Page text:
“We have never said that the implementation of evaluation was going to be easy [but] we can work with districts to help them manage the challenges,” Tisch added. “But we can’t manage challenges of implementation if we do not have an agreement.”

early dismissals

Top Newark school officials ousted in leadership shake-up as new superintendent prepares to take over

PHOTO: Patrick Wall
Incoming Newark Public Schools Superintendent Roger León

Several top Newark school officials were given the option Friday to resign or face termination, in what appeared to be an early move by incoming Superintendent Roger León to overhaul the district’s leadership.

The shake-up includes top officials such as the chief academic officer and the head of the district’s controversial enrollment system, as well as lower-level administrators — 31 people in total, according to documents and district employees briefed on the overhaul. Most of the officials were hired or promoted by the previous two state-appointed superintendents, Cami Anderson and Christopher Cerf, a sign that León wants to steer the district in a new direction now that it has returned to local control.

The officials were given the option to resign by Tuesday and accept buyouts or face the prospect of being fired by the school board at its meeting that evening. The buyouts offer a financial incentive to those who resign voluntarily on top of any severance included in their contracts. In exchange for accepting the buyouts, the officials must sign confidentiality agreements and waive their right to sue the district.

Earlier this week, León submitted a list of his choices to replace the ousted cabinet-level officials, which the board must approve at its Tuesday meeting. It’s not clear whether he has people lined up to fill the less-senior positions.

It’s customary for incoming superintendents to appoint new cabinet members and reorganize the district’s leadership structure, which usually entails replacing some personnel. However, many staffers were caught off guard by Friday’s dismissals since León has given little indication of how he plans to restructure the central office — and he does not officially take the reins of the district until July 1.

A district spokeswoman and the school board chair did not immediately respond to emails on Friday about the shake-up.

Some staffers speculated Friday that the buyout offers were a way for León to replace the district’s leadership without securing the school board’s approval because, unlike with terminations, the board does not need to sign off on resignations. However, it’s possible the board may have to okay any buyout payments. And it could also be the case that the buyouts were primarily intended to help shield the district from legal challenges to the dismissals.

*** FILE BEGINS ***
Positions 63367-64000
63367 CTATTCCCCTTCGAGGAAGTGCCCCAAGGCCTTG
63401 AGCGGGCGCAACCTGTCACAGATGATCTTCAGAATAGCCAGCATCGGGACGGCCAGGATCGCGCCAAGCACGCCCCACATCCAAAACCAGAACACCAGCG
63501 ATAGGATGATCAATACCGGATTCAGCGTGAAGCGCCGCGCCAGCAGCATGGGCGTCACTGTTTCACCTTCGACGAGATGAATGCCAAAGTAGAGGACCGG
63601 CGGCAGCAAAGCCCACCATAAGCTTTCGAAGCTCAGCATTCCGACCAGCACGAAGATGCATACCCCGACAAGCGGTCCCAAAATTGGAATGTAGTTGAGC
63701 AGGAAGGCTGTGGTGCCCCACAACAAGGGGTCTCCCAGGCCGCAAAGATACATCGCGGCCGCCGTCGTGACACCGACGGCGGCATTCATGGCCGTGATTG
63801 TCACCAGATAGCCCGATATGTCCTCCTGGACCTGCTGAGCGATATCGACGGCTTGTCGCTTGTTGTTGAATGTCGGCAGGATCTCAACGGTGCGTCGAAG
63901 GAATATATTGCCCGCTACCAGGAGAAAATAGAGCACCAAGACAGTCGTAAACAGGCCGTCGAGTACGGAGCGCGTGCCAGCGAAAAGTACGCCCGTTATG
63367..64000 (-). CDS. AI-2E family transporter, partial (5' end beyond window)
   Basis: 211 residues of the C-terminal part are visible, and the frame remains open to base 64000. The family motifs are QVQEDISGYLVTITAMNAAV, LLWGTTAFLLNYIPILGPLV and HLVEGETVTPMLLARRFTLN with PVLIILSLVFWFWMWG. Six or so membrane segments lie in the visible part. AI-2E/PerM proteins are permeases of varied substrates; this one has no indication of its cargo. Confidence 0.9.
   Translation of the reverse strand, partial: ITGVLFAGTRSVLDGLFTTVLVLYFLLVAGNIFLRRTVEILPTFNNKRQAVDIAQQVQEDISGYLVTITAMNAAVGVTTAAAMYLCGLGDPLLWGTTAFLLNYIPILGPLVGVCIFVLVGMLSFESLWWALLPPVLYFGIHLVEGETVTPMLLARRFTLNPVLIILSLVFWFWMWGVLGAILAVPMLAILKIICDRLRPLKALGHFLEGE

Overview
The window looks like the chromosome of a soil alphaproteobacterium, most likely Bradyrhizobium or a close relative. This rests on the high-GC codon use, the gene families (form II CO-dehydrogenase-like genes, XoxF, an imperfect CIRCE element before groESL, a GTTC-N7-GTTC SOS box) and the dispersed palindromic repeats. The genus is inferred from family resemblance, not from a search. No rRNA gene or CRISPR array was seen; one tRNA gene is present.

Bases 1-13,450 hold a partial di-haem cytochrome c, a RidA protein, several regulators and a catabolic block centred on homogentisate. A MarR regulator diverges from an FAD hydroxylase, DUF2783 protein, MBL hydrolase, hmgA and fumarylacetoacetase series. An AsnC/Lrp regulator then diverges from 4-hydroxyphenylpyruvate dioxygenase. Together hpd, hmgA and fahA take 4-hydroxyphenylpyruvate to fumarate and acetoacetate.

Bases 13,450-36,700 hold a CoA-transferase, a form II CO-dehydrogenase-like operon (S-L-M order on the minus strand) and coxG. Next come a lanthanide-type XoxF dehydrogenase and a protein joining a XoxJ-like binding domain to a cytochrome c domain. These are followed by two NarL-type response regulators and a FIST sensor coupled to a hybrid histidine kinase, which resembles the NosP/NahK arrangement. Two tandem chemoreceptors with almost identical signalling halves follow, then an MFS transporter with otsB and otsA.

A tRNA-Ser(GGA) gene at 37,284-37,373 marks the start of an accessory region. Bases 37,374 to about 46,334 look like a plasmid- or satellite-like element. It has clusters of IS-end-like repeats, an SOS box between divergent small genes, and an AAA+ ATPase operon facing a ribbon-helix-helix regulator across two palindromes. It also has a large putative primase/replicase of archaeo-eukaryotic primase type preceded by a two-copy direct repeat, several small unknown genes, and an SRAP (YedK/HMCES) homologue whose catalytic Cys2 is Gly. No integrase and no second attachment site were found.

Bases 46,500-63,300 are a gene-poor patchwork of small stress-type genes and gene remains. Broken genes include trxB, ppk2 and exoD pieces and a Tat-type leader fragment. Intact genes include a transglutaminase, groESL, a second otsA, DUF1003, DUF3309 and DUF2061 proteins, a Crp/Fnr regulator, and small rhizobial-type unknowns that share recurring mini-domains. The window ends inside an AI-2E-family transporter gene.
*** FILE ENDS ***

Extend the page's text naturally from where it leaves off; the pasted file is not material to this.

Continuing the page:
León was not present when the staffers learned Friday afternoon that they were being let go, the employees said. Instead, the interim superintendent, Robert Gregory, and other top officials broke the news, which left some stunned personnel crying and packing their belongings into boxes. They received official separation letters by email later that day.

The people being ousted include Chief Academic Officer Brad Haggerty and Gabrielle Ramos-Solomon, who oversees enrollment. Also included are top officials in the curriculum, early childhood, and finance divisions, among others, according to a list obtained by Chalkbeat.

In addition to the 31 being pushed out, several assistant superintendents are being demoted but will remain in the district, according to the district employees.

There was concern among some officials Friday about whether the turnover would disrupt planning for the coming school year.

“I don’t know how we’re going to open smoothly with cuts this deep,” one of the employees said. “Little to no communication was provided to the teams about what these cuts mean for the many employees who remain in their roles and need leadership guidance and direction Monday morning.”

fight another day

In union defeat, lawmakers end session without revamping teacher evaluation law

After a hard-fought battle by the state teachers union, New York lawmakers went home for the summer without overhauling a controversial teacher evaluation law that ties state test scores to educator ratings.

The bill pushed by the unions would have left decisions about whether to use state test scores in teacher evaluations up to local union negotiations. While the bill cleared the Assembly, it was bottled up by the Senate’s leadership, which demanded charter school concessions in return that Assembly Democrats wouldn’t agree to.